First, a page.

Juneau and Alaska as a whole have not been able to escape the nationwide opiate epidemic, and opiates appear to only be increasing their hold on Alaskans.
The age-adjusted rate of opioid deaths in Alaska is currently four times what it was in 2005, prompting Gov. Bill Walker to declare a public health disaster in February of this year. Seventy-four percent (95 of 128) of drug overdose deaths in Alaska in 2016 were due to opioid overdoses, according to preliminary statistics in the most recent State of Alaska Epidemiology Bulletin.
Juneau in particular has been hit hard. In 2015, there were 112 emergency room visits in Alaska due to heroin overdoses, and 10 of them were in Juneau, according to the Alaska Department of Health and Social Services. In the same year, 5 percent of the state’s prescription opioid emergency room visits (72 of 1,456) were in Juneau.
The country as a whole is facing an opioid crisis, and medical professionals are still seeking answers to the complex issue. There’s not one root cause for the epidemic, so there’s not one cure-all treatment that can work for every person working through recovery either.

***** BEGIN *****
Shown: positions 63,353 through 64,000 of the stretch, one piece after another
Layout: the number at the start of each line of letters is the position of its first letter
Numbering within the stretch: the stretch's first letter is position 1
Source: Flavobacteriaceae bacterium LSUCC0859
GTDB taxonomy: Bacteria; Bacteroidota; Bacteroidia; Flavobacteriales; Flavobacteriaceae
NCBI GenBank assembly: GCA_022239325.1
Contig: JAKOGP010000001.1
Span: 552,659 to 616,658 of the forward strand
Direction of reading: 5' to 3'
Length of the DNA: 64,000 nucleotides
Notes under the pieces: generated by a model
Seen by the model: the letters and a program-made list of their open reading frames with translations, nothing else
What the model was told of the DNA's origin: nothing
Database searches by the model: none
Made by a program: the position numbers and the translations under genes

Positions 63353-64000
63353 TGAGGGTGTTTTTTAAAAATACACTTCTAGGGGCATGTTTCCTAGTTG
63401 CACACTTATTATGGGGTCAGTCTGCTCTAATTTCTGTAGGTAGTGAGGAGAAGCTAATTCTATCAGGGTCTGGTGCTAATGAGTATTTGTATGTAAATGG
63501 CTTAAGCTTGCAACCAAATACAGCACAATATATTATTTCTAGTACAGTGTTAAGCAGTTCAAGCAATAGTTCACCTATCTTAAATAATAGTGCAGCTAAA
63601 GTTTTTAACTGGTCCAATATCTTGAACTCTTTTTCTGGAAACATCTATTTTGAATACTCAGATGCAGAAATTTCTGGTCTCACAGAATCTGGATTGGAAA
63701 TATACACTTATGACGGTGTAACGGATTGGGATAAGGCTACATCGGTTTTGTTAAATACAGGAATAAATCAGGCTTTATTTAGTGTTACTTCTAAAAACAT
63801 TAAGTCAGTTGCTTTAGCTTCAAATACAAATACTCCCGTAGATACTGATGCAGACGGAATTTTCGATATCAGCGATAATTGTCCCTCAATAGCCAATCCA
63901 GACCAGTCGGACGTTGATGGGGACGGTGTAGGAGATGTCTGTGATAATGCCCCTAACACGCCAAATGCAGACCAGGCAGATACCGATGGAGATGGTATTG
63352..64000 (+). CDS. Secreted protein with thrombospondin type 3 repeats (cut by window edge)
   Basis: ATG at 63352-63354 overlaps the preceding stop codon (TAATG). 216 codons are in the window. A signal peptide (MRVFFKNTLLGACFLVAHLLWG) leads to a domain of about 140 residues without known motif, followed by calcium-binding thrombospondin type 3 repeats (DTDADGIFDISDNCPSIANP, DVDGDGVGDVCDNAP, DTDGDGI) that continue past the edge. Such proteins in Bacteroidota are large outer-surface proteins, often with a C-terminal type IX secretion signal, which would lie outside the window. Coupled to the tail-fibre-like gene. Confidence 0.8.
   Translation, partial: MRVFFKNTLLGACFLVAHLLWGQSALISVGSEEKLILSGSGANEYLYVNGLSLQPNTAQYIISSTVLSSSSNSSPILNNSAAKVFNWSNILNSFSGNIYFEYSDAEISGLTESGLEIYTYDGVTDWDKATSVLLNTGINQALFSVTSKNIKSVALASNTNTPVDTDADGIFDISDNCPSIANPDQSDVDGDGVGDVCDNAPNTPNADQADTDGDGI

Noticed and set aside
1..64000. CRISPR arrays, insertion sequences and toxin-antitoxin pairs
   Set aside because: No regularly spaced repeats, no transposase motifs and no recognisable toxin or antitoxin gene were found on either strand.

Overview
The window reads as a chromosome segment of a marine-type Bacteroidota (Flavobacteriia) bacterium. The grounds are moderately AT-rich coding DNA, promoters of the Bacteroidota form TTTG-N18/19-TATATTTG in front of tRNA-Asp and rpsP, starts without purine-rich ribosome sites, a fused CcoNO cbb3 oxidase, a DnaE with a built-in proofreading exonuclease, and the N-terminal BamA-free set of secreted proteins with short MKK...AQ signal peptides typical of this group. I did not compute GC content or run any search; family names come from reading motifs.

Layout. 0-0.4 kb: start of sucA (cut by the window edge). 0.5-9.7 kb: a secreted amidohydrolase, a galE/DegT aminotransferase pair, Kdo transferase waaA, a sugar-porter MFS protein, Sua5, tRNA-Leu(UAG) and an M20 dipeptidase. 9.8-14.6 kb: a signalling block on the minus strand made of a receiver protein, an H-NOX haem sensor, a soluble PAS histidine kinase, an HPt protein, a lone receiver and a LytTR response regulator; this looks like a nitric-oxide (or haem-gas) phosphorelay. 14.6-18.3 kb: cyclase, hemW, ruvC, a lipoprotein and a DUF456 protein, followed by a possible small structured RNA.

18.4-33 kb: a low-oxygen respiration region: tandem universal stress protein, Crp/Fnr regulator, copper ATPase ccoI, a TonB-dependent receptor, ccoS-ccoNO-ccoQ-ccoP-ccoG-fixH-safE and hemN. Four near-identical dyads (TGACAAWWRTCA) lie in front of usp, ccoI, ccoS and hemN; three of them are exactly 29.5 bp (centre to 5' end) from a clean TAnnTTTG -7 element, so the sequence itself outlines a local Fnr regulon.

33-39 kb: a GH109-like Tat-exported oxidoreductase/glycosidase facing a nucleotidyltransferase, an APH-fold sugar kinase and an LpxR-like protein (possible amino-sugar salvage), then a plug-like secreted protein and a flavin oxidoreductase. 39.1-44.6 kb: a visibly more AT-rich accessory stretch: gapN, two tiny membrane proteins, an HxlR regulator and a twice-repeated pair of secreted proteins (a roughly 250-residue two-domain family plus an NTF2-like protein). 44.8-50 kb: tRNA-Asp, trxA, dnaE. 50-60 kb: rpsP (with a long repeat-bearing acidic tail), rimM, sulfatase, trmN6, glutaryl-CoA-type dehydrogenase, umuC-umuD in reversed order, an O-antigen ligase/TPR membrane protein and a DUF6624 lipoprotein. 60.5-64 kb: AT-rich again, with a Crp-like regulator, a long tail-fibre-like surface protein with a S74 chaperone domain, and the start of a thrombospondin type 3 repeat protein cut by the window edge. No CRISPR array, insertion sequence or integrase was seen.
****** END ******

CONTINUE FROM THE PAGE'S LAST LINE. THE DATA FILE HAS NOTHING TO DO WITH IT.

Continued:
Doctors at the Rainforest Recovery Center (RRC) have expanded their repertoire for treating opiate addiction, adding a treatment style this spring that they believe will be a vital step to helping addicts back to health.
The new approach, known as medically-assisted treatment or office-based opioid treatment, employs the use of a medication called Buprenorphine (the brand name, Suboxone, is more recognizable) that helps stabilize brain chemistry as addicts are trying to remain sober.
Craig Smith, the Lead Behavioral Clinical Therapist at RRC, said Suboxone helps clear the mind so that recovering addicts can focus on the second aspect of their treatment — on-site counseling at RRC.
“It’s a paradigm shift, really,” Smith said of this new approach. “If you look at it historically, Juneau has just been a total abstinence, 12-step-based model. That’s beneficial, it helps a lot of people, but it doesn’t help everyone.”
Medically-assisted treatment also won’t help everyone, Smith said. It will, however, fill a void in Southeast Alaska.
Easier access to treatment
Prior to this approach beginning in Juneau in mid-April, Jenna Hiestand found it difficult to keep patients in treatment.